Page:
structures

This is a discussion on structures within the C Programming forums, part of the General Programming Boards category; is: Code: struct student { char id[10]; char name[26]; int gradePoints; }; the same as: Code: struct { char id[10]; ...

  1. #1
    Registered User
    Join Date
    Jul 2008
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    20

    structures

    is:

    Code:
    struct student {
    char id[10];
    char name[26];
    int gradePoints;
    };
    the same as:
    Code:
    struct {
    char id[10];
    char name[26];
    int gradePoints;
    } student;

  2. #2
    Registered User
    Join Date
    Jul 2003
    Posts
    110
    Nope.

    The first declares a type named student, the second declares an object named student.

    Interestingly, you could combine them like this:

    Code:
    struct student {
    char id[10];
    char name[26];
    int gradePoints;
    } student;

  3. #3
    Kernel hacker
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    Jul 2007
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    Farncombe, Surrey, England
    Posts
    15,677
    There are conceivably [at least] four variants:
    Code:
    struct student {
    char id[10];
    char name[26];
    int gradePoints;
    };
    The above defines a type called "struct student". You need to use "struct student <name>" to create a variable <name>, which can then be used to store the id, name and gradepoints.

    Code:
    struct {
    char id[10];
    char name[26];
    int gradePoints;
    } student;
    Declares a variable called student, with an unnamed struct - this means that the struct can not be used to create any further variables than the statement it is in. This is very rarely useful, but there are situations where it can be useful.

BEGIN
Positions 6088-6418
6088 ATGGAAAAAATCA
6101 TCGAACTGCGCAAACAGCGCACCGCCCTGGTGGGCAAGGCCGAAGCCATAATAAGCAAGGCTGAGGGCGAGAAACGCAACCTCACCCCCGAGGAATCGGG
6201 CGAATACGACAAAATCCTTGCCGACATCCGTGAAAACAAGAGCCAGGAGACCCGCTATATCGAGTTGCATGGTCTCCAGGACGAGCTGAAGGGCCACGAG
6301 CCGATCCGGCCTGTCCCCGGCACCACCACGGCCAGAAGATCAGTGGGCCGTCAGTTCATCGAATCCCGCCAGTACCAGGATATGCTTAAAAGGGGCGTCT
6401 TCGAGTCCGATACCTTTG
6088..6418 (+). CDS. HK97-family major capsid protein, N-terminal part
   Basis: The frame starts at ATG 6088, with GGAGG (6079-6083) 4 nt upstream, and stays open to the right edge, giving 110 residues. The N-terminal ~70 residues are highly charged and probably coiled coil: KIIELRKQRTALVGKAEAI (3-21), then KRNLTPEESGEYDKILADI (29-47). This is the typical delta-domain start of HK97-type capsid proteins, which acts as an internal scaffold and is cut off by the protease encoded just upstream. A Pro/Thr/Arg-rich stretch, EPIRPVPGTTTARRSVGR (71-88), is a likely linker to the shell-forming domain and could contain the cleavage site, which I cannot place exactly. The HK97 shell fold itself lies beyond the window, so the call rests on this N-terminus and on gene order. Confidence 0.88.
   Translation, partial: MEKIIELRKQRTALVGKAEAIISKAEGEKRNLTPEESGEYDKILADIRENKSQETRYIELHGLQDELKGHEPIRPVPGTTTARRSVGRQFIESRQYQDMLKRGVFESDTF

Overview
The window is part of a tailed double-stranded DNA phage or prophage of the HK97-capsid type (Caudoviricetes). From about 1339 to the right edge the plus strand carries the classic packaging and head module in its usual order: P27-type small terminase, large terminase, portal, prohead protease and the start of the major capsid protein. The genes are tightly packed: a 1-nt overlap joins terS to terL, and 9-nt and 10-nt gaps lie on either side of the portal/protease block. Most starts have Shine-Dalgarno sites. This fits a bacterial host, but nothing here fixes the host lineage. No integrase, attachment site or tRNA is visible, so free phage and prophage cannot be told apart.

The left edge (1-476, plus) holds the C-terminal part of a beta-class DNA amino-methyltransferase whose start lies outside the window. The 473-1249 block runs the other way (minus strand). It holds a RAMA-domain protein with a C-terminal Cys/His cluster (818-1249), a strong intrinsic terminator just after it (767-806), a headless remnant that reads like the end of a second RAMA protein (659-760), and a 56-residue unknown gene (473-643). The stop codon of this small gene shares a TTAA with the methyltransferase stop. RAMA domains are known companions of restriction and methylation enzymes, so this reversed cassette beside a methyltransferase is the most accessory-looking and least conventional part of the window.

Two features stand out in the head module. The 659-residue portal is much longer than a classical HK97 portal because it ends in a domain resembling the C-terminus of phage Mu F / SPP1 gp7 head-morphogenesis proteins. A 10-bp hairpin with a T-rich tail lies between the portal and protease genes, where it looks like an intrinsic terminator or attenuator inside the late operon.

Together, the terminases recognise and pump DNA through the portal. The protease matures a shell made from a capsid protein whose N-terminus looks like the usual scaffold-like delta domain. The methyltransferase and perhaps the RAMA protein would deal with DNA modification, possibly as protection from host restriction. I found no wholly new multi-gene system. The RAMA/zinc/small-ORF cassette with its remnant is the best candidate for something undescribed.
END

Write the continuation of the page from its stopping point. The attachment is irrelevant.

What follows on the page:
Code:
    struct student {
    char id[10];
    char name[26];
    int gradePoints;
    } student;
    Declares a struct student type, then a variable called student. You can create further instances just like in the first variant. [1]

    Code:
    typedef struct student {
    char id[10];
    char name[26];
    int gradePoints;
    } student;
    This declares a struct student, then declares a type of the name student as an "alias" name for that struct, so you can create a new variable struct student <name> by "student <name>".

    [1] Note that in C++, an implicit typedef is made like the last example, and by using the same struct name and variable name, you are effectively hiding the implicit typedef. You can still use the C style "struct student <name>" to create further instances.

    --
    Mats
    Compilers can produce warnings - make the compiler programmers happy: Use them!
    Please don't PM me for help - and no, I don't do help over instant messengers.

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